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Title: Rheology of marine sponges reveals anisotropic mechanics and tuned dynamics
Sponges are animals that inhabit many aquatic environments while filtering small particles and ejecting metabolic wastes. They are composed of cells in a bulk extracellular matrix, often with an embedded scaffolding of stiff, siliceous spicules. We hypothesize that the mechanical response of this heterogeneous tissue to hydrodynamic flow influences cell proliferation in a manner that generates the body of a sponge. Towards a more complete picture of the emergence of sponge morphology, we dissected a set of species and subjected discs of living tissue to physiological shear and uniaxial deformations on a rheometer. Various species exhibited rheological properties such as anisotropic elasticity, shear softening and compression stiffening, negative normal stress, and non-monotonic dissipation as a function of both shear strain and frequency. Erect sponges possessed aligned, spicule-reinforced fibres which endowed three times greater stiffness axially compared with orthogonally. By contrast, tissue taken from shorter sponges was more isotropic but time-dependent, suggesting higher flow sensitivity in these compared with erect forms. We explore ecological and physiological implications of our results and speculate about flow-induced mechanical signalling in sponge cells.  more » « less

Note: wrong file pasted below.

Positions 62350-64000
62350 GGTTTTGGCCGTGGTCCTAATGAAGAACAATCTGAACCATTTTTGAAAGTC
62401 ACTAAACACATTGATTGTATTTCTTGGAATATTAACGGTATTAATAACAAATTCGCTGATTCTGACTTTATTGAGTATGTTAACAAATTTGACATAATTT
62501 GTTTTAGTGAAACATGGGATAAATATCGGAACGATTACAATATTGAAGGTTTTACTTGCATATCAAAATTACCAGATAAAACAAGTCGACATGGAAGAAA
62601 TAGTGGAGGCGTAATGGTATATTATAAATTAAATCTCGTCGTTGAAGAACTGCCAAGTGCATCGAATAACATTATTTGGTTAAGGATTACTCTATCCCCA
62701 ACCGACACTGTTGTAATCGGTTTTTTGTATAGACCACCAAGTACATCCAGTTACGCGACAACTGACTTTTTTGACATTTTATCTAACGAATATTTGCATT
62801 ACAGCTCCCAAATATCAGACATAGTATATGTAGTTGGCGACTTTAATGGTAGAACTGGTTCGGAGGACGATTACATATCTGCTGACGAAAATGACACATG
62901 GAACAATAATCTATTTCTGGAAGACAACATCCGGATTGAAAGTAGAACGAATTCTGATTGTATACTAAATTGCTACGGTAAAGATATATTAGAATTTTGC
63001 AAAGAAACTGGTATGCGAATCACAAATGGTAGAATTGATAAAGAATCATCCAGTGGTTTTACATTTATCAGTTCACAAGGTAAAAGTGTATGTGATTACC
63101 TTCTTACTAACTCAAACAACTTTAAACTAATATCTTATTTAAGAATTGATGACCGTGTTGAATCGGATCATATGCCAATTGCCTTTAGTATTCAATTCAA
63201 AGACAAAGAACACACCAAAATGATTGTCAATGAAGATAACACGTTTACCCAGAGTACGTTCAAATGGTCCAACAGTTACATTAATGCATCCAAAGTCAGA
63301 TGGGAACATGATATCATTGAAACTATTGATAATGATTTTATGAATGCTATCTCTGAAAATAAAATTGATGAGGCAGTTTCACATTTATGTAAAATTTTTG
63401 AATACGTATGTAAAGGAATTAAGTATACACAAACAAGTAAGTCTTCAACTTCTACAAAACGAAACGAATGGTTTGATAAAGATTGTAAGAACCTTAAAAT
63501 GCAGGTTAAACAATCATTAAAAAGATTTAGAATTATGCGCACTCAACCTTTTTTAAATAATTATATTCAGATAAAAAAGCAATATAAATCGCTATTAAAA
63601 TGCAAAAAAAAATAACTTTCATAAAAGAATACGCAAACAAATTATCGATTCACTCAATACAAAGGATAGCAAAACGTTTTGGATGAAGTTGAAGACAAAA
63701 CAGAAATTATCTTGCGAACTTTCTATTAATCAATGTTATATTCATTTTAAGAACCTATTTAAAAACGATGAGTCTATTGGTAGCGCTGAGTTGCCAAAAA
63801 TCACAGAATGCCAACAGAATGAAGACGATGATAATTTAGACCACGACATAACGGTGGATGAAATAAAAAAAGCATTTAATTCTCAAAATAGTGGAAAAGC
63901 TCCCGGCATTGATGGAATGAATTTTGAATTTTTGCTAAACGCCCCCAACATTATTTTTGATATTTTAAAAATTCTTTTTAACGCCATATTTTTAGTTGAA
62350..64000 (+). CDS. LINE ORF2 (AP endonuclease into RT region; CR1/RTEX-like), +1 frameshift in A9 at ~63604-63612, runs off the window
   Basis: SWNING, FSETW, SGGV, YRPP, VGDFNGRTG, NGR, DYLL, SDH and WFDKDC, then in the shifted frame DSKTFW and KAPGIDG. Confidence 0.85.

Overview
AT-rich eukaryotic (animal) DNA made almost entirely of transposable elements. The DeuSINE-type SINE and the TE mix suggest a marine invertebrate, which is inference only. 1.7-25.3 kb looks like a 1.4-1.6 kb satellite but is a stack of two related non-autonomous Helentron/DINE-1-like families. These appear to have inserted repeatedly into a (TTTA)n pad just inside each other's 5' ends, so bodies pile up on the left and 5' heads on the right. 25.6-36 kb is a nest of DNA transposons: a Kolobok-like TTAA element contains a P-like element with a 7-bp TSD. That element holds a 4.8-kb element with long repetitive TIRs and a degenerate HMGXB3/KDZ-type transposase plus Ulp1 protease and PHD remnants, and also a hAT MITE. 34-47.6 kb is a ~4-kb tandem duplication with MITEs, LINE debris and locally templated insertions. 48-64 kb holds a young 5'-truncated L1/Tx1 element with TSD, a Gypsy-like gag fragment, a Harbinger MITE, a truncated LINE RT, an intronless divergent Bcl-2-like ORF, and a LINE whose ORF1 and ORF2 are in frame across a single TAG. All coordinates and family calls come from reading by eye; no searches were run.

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Journal of The Royal Society Interface
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Sponsoring Org:
National Science Foundation
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